And then there is less in the world.

I am going to write you down. I’m going to put you into a place you can’t wriggle away from. Because I don’t understand what you did, and I need to capture what I can.


There’s an awkward pause after the initial standard greetings. Neither of us are sure what to do with this. I’m not a little girl anymore, and you just got back from another world. We no longer speak the same language in a sense.

I break in.

“I hear they have big spiders there. Did you see any? What are they called again?”

“Camel spiders!” You say, eager that I’ve brought up a subject we’re well versed in: Gross things I need you to protect me from.

“I saw a picture of them online. They’re disgusting!”

“Yeah. They are. I didn’t see any that were real big. But there was a good sized one in my boot once.”

“That’s horrible.”

“It’s not so bad.”

We pause again. There’s nowhere to take it from here.

“Well, I’m glad you’re home safe. Happy Thanksgiving!”

“Yeah, thanks. You too.”

I hand the phone to my brother and walk off into the kitchen.


You are my picture of a boy. Always slightly dirty. Able to fix things. Never TOO concerned with girls. You are my picture of a brother. I have very few clear, happy childhood memories. And you’re in most of them. You are the boy who took me fishing after school. You are the boy who waded into the muck to pull up a water lily for me.  You grabbed snakes by their tails and whipped them out across the pond when they got too close to me. You never let me curse, but freely swore in front of me.

Even though you kept to yourself, I always knew that if I knocked on your bedroom door, you would open it for me. You would let me flop onto your bed, and patiently describe the premise of each book I pointed at.

I remember the day you picked me up from a friend’s house. It was summer and we had been playing in the yard. As you walked around the corner into the driveway, you ever-so casually picked up a skateboard we had abandoned earlier and jumped on to it, gliding the rest of the way to us. Without turning towards her, I could feel my friend blush at your grand entrance. If 12 year olds could swoon, that’s exactly what would have happened. I brushed the gravel bits off of my palms and ran towards you.

You were effortlessly cool, and I had the joy of being your baby sister.

I held you on a pedestal so high. I never stopped thinking of you as a measure to which all boys I met fell short. You were tough, cavalier, but dedicated. You served your country diligently, read quietly, and possessed a patience for my antics that has yet to be matched. You treated a broken little girl with a level of kindness that my heart will never forget.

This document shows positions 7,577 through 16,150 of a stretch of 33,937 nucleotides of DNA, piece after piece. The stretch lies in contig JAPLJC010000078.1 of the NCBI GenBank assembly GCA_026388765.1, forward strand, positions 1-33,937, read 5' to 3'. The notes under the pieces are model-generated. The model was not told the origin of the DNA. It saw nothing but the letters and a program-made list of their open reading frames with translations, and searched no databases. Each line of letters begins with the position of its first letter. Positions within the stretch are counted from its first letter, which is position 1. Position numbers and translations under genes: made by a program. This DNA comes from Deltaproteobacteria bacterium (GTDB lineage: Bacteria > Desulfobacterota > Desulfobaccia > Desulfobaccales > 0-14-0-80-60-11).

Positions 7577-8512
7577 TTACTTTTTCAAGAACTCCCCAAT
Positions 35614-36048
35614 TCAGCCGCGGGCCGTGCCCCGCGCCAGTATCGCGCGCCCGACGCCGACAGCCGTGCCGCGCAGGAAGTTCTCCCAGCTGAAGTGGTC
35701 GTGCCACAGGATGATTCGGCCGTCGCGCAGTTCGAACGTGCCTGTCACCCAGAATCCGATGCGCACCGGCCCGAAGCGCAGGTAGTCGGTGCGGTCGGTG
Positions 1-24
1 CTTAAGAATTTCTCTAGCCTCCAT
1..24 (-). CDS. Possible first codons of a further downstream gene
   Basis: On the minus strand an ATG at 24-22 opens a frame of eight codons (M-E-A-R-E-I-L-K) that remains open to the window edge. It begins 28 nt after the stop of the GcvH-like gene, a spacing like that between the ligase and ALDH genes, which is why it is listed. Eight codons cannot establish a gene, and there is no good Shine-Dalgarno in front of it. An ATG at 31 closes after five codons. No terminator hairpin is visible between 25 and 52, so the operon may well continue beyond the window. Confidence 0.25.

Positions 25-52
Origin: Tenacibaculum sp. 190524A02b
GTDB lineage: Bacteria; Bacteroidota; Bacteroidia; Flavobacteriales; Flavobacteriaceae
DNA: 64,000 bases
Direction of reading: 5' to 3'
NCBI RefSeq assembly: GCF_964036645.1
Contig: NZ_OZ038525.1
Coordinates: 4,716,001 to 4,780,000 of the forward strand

I hate sleeping right now. Because sleeping means I have to wake up. And when I wake up, I have to realize it all over again. There are those few moments when I first open my eyes that are delightfully ignorant. I stretch; make sure all my toes still work. Evaluate my surroundings.

Then it starts.

I feel like I had a bad dream. Something is tugging at the edges of my heart. What was it again? Oh. I dreamed you were dead. I dreamed you killed yourself. God. What a horrible nightmare.

Then. Faster now. My brain moves quicker. It was real, wasn’t it? My phone did ring. My mom did say those words. It is true.

Did you really go? You did. You chose a violent and awful end for yourself.

I’ve talked a lot on my life. Usually, the challenge is shutting me up. There are phrases that, no matter how unpleasant, have needed to be said. Things like, “My grandfather died,” or words like, “cancer,” and, “car accident.” But never, ever, have I said the phrase, “My brother killed himself.” I wasn’t sure how to make the words come out at first. I went to work extra early so I could practice them over and over in my head before the first time I said it. Explaining to my boss why I had to leave.  I still almost choked on them. Hearing myself. Hearing those words out loud. It felt like I was killing you myself.

People keep trying to give me facts about suicide rates among veterans of the Iraq war. I’m really not sure why they think this is valid. It’s like they’re trying to comfort me by pointing out, “Hey, the numbers SAID he was going to shoot himself.” Like this was some kind of inevitable outcome to your life.

I don’t want to be angry at you right now. I don’t want to talk about the family you’ve left to sort this out. I’m wallowing in you. If I think about those things I have to fully face that you no longer exist. I’m not ready for that yet. Right now, I need you to be the big brother who had tattoos, smoked cigarettes, and made me safe.

I drove to Vermont today. 6 hours in a car. And I drove straight past home. I went right to the pond. I followed the path and climbed out onto the rock were we sat. I thought about the time I caught a fish, but the hook had gone through its mouth and into its eye. I burst into tears as the poor thing flopped in grotesque pain. You calmly held the creature steady and removed the hook. You talked to me quietly. Saying he couldn’t feel anything. Instead of putting the fish into our catch bucket, you slipped it back into the pond. It sank to the bottom and rested quietly. You put your hand on top of my head.

Fuck. Everything about this place is exactly the same.

Except nothing is the same now.


2 thoughts on “And then there is less in the world.

  1. Courageous beloved Nikki, thank you for posting this. Thank you for using your voice and talking openly about that which is so hard to talk about, to understand, to explain to others, and so hard for those left behind. My step-brother killed himself three years ago this month. Yes, nothing will be the same but also yes you will make it through somehow. Love you.

  2. Sweet little sister, there is a safety net for you here, a place to cry and process and heal and move forward. We love you.

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